A Box of Secrets
What do you find when you open a box of secrets? Especially those labeled taboo? Co-written by Betty Kazadi Musau and Neelley Hicks
Rev. Dr. Betty Kazadi Musau recently spent time in Kamina, Democratic Republic of the Congo where she broke silence with women and girls on the subject of sexual harassment, rape and stigma. What she learned surprised her.
Sexually Transmitted Grades
Within the local school, a new catchphrase is popular: sexually transmitted grades. As young girls enter school, they learn quickly that the way to pass is to provide sexual favors to teachers who may otherwise fail them.
A group of school girls shared their own experiences.
Most of the teachers are married, but many flirt with the girls at school. When girls do not pass quizzes with their own intelligence, the teachers exchange passing grades for sex.
This particularly impacts girls from poor families who may not have the parental support and guidance needed to counteract behaviors that have become normalized in school. Pregnancies sometimes come out of these relationships, putting the future of the girls and their children at risk. Pregnancy often ends the educational prospects for girls, reducing their professional prospects to selling seasonal fruits and produce. Due to poverty in the region, most parents simply cannot afford to care for these single mothers and the offspring.
The power dynamic between the teacher and student makes reporting very difficult. Students do not know their rights nor how to exercise them without bringing about further harm. Powerlessness is the issue that creates a breeding ground for silence.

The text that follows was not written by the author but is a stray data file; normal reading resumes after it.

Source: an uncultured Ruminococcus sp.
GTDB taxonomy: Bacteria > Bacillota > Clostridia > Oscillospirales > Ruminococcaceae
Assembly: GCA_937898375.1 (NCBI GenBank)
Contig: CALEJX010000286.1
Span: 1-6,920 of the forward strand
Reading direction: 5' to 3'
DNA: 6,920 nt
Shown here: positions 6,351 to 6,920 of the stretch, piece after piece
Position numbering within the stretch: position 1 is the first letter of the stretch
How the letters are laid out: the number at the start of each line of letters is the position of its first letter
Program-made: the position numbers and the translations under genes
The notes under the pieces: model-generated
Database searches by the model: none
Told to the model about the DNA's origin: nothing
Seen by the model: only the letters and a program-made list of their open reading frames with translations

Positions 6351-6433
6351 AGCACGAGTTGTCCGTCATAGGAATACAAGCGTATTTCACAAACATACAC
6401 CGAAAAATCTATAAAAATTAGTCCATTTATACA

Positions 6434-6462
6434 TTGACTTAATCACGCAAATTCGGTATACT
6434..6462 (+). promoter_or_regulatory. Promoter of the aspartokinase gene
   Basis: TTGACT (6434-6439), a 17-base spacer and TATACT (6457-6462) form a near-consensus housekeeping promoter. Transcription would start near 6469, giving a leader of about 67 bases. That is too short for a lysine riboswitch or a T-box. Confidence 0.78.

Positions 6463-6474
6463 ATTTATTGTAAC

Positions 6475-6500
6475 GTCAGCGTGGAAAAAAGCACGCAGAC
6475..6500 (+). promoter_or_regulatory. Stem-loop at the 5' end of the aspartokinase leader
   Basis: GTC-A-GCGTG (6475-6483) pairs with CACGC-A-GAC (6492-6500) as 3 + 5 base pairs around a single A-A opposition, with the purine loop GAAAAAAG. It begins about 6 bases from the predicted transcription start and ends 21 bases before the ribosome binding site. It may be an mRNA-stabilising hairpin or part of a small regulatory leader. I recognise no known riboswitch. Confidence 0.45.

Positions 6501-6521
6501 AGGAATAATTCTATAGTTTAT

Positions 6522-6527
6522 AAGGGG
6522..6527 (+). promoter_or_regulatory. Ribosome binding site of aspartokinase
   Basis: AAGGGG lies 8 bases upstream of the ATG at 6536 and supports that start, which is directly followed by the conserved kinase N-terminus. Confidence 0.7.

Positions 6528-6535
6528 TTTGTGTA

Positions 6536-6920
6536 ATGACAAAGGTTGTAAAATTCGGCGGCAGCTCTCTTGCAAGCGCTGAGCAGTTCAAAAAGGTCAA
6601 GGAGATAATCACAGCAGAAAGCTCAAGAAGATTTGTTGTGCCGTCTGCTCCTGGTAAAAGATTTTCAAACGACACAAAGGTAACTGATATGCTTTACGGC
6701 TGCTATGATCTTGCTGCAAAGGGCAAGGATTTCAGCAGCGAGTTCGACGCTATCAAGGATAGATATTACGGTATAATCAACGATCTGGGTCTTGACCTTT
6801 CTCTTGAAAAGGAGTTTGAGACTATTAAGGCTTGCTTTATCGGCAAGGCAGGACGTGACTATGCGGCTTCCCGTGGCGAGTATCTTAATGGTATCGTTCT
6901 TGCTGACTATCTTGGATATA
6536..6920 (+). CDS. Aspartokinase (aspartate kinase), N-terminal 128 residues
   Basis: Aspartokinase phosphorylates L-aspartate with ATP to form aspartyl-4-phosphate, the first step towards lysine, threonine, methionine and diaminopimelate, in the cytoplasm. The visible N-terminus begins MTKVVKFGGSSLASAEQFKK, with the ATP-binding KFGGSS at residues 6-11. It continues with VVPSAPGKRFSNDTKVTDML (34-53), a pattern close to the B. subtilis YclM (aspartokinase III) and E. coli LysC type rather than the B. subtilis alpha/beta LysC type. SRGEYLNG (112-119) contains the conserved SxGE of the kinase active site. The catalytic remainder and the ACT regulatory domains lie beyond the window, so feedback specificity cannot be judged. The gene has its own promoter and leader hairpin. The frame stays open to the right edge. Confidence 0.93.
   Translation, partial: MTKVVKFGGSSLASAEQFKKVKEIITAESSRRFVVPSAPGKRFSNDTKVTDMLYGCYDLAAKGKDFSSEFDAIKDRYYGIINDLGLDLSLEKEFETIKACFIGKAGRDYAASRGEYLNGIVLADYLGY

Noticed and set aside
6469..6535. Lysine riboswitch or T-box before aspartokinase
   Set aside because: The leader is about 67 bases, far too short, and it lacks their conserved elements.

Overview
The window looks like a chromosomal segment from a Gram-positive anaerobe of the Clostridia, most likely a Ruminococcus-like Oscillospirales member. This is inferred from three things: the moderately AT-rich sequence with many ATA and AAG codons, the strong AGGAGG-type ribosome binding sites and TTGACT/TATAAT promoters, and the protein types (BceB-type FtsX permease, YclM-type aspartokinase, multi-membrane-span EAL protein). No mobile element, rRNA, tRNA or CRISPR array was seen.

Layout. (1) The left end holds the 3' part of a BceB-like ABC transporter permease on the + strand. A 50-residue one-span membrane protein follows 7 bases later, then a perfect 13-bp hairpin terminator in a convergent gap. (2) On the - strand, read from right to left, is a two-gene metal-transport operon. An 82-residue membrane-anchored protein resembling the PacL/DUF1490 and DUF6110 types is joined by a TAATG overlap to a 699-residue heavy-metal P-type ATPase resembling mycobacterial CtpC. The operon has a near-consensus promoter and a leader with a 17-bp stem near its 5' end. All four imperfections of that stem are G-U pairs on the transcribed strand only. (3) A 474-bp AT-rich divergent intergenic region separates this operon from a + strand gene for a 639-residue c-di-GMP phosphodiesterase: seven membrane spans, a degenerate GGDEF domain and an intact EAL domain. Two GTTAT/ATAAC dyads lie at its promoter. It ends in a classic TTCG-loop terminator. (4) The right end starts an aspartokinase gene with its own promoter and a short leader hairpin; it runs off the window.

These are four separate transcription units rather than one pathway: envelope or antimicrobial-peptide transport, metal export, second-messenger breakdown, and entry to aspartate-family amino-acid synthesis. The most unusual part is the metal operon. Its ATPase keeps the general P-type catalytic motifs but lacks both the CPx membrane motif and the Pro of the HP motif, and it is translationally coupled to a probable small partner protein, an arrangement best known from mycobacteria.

Add to that, these girls live in situations where no one has told them about their inherent worthiness, dignity and integrity.
As I listened to many girls, I observed that gender rights are taught at university, not at home or in the church. Before girls reach that level, they remain silent about sexual harassment in school. Sexual abuse is kept quiet and hidden in darkness. Young girls need safe space to open their hearts and mouths. This can aid in their own healing processes and result in reform for schools. Since education for girls has a low priority in the family, support among women will help enhance one another.
A local church leader expressed hope for mobilizing women about their rights, even using the pulpit to do so. Speaking with biblical and social background can help promote integrity of girls and women in the community. It is just to speak from a religious perspective, when misinterpretation of scriptures so often has led to the subjugation of women worldwide.
Opening a box of secrets can be scary when leaders don’t know what to do with the truth of harmful activities going on right under their noses. It is only when we admit that we have been blind – whether intentionally or unconsciously – that true change can happen. The pain of revealing secrets is worthwhile, when it leads to a new order and better lives.
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